“Maudie was quite a colorful character too,” Wilma Hook Romatz, Evelyn’s daughter, remembers, “chewing snuff and spitting into a Calumet baking powder can. She had coal black dyed hair, and a huge diamond ring and red-painted nails. Her language was equally colorful.”
According to Evelyn, “Aunt Maudie said she heard that her grandpa had a whole trunk full of confederate money and her grandma kept trying to get him to change it. He refused, and lost everything after the Civil War was over.”
John William Arivett, Ples Arivett’s grandfather, was born in Virginia but moved to Ballard County in the 1860s. He lived to be 98 and was married three times. He lived in Wickliffe when he died in 1940.
The business history of Monkey’s Eyebrow goes back to before the Arivetts opened their first business, which was a gristmill. A man whose last name was Ray had Ray’s Store at the bottom of the hill, down in an area which some folks call Old Monkey. Later, Guy Borden ran the store. Ples and Irene Arivett lived in a house near that store, on the south side of the road. There are no buildings there today. The area is covered with trees.
Several families lived in the area. Before the road was paved, the old road made a 90-degree turn to the north, opposite what is now Palmore Road, then it curved back toward the west, behind where Jim and Jean Meadors live now. The Arivett Store and most of the residences were northwest of the Meadors’ house. The buildings are no longer there.
Charley Waldon lived across the field (no paved road then) south of the store in the white house where Imogene Alexander lives now.
A family of Beelers lived down the road. Evelyn’s grandfather, John Wildharber, at one time owned the farm due east of the old road, a farm later owned by a Graves family and then by Herman and Pod Tilley, a part of which is now owned by Joe Culver.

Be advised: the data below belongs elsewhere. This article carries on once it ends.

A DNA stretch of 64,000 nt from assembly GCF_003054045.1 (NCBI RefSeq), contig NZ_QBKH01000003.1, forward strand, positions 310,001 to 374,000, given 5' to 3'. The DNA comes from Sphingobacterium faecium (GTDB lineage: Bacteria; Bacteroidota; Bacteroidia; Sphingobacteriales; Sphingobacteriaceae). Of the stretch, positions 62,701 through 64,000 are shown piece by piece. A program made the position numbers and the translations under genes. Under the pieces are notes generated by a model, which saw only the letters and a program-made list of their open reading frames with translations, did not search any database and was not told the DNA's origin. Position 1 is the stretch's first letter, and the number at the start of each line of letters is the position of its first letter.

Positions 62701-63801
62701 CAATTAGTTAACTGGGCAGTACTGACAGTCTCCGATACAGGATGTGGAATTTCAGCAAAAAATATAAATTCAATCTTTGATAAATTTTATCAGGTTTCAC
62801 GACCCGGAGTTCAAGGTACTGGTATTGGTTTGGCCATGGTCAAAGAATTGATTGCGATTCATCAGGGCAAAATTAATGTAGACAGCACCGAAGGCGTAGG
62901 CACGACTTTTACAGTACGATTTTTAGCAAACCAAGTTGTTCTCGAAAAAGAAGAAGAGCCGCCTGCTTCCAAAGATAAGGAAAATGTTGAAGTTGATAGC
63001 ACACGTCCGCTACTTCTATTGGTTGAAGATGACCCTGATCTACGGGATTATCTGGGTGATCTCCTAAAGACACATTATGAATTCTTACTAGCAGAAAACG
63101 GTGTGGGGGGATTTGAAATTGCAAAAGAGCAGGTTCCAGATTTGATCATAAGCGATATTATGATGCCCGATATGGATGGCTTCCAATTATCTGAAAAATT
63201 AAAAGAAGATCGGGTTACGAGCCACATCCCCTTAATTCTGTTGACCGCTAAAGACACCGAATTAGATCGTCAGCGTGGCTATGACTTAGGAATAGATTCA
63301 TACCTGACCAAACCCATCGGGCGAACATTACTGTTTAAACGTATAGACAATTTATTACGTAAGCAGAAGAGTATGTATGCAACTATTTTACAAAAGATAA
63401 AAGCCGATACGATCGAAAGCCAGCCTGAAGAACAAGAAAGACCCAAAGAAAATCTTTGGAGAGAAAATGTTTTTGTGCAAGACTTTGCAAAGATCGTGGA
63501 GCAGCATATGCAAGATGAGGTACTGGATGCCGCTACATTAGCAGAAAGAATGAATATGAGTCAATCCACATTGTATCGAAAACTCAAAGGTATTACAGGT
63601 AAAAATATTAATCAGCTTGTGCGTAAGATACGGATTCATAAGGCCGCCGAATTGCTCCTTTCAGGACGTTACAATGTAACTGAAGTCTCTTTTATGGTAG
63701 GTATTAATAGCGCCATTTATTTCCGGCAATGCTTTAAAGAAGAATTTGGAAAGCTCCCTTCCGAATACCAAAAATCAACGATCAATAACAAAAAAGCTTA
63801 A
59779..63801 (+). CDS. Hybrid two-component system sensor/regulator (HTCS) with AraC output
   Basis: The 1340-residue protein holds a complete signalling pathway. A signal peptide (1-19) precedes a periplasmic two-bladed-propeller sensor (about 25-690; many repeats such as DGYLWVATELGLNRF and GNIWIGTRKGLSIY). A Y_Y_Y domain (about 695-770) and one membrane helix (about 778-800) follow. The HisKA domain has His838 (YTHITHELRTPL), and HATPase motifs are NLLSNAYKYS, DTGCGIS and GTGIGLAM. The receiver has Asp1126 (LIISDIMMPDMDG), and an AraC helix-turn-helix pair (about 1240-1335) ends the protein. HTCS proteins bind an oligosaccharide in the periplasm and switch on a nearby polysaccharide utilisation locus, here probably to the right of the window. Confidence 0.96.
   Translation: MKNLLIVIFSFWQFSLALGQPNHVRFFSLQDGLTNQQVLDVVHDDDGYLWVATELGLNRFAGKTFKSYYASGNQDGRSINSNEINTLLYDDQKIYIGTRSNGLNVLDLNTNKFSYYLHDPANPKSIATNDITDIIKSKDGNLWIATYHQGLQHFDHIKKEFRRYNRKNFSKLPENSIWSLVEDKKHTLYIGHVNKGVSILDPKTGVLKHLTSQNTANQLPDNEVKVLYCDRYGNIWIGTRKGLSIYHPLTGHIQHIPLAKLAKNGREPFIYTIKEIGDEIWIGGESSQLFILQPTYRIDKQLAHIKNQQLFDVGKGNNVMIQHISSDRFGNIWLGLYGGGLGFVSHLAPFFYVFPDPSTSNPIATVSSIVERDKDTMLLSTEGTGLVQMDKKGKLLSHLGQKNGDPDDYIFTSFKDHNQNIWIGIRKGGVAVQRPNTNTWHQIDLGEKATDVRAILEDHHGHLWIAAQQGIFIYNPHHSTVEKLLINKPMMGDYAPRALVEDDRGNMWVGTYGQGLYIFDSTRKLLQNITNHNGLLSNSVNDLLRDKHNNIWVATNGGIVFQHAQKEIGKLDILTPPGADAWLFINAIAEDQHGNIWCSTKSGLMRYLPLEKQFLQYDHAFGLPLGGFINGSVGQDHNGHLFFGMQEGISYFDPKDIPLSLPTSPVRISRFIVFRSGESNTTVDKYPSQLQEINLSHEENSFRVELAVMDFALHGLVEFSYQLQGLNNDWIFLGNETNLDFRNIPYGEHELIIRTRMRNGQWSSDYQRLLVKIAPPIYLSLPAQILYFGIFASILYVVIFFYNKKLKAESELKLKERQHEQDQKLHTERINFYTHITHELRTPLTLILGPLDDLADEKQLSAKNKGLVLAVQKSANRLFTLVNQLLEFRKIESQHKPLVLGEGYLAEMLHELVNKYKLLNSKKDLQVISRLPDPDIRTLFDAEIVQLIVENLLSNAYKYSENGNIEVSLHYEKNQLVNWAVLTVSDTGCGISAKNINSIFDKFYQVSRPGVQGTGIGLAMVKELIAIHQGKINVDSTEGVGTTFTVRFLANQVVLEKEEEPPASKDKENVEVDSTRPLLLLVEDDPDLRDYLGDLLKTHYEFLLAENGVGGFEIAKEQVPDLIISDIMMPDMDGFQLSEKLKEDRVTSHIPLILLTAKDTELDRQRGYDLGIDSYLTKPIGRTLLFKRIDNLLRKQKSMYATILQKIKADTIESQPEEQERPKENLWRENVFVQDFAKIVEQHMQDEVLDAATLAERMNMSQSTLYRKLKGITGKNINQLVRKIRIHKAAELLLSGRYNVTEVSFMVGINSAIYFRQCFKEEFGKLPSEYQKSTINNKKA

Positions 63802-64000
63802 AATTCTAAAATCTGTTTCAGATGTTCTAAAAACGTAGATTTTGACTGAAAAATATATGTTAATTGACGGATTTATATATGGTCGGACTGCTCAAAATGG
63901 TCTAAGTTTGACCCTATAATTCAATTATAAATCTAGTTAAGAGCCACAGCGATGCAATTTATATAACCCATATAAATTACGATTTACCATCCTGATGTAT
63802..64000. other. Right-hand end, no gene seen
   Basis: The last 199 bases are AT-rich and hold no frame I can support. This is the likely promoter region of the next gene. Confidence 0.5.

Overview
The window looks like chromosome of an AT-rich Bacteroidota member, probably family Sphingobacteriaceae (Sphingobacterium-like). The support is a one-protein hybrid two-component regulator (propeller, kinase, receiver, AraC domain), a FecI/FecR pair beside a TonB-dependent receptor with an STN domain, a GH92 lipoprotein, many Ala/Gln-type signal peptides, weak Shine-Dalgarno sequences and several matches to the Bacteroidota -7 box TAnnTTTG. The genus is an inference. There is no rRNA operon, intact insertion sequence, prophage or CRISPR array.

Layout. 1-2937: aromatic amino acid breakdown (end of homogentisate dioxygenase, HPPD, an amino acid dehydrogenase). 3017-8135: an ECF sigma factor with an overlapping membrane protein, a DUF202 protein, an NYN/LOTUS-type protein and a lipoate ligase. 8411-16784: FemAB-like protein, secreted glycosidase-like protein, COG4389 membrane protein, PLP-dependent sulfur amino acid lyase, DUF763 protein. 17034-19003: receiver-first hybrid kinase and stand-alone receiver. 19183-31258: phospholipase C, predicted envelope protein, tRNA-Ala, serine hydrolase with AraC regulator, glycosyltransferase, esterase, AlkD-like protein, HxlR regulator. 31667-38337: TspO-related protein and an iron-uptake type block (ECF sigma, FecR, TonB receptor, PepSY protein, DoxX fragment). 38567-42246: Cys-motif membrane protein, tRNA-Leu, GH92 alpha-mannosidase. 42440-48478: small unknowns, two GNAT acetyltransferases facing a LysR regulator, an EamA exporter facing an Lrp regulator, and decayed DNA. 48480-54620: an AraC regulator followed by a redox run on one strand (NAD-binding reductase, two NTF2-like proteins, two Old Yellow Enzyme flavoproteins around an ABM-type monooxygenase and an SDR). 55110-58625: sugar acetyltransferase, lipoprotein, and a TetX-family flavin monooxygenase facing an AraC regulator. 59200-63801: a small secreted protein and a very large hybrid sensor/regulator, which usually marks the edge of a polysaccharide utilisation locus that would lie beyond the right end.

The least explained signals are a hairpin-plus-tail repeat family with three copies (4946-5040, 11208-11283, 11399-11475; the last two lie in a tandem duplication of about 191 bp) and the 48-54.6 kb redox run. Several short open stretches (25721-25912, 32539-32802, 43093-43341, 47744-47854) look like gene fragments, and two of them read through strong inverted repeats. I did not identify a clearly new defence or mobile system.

According to Evelyn Hook, Wildharber came here from California, lived here two or three years, and then went back. He played in a band, When he came here he built a box that his bass fiddle would fit into. He put the box on the back of the car and brought it here with him.
The house where Charley Waldon’s family lived – where twin brothers Dot and Tot were born – was previously occupied by a family named Moss. Evelyn remembers playing with their daughter, who was about her age.
Some other families who lived in the area were Redferns, Crabtrees and Yanceys. “And there were Turners who lived down there. They used to sell watermelons. Sand Ridge grew the best watermelons,” Evelyn Hook recalls.
“There used to be some Laniers who lived down there. Judy Magee was a Hayden, and when you go by the game reserve entry there and you go on down to that curve, the Haydens lived in the house just on that curve. That’s where Judy and her sister grew up,” Evelyn said.
There was a small school “right over there in front of where that antenna is,” Evelyn said, pointing to the WPSD TV tower. “There used to be a building that was still there. I don’t know if it still is, I haven’t been down that road for a while. The building was still there even after they built that antenna out there.
“It was called Graves School. I would say 25 or 30 children went there. It had been built for a two-room school but we used only one of the rooms. If it was good weather we’d play outside, but if it was bad we could go in there, in the other room, and play games or whatever.
“The teacher that we had was real good to read to us. We used to have box suppers and she would use the money that we made from the suppers and other activities to buy books and things to entertain the kids. I love books still, and I’m sure I got it from her. Her name was Laura Lee Holt.”
The Monkey’s Eyebrow children went to high school at Bandana. There were no school buses then, but Howard Owsley, Joe Owsley’s dad, took a two-ton flatbed truck and converted it into a bus. It was closed in, with benches around the walls and a bench down the middle. It also had windows.
“He charged us 10 cents a day,” Evelyn recalls. “He would take us to Bandana and then pick us up at the end of the day. There were 15 or 20 people who rode it. He started at Needmore and drove all around the area picking up children.”
Before he built the gristmill which he and his brother Brad ran, Ples Arivett worked in California twice. He also worked on Dam 53 when it was being built, when Evelyn was about four or five years old. The Arivett family lived at the bottom of the hill then, in a house just past Ray’s Store.
Leroy Arivett recalls that his father would get up very early in the morning and walk the five miles to where they were building the dam. Because he left before daylight, Ples would carry a lantern. Evelyn said he would walk down to where the wildlife refuge is now, cross a lake and go over to where the dam was. Evelyn says she was born in 1920 and that would have been around 1925.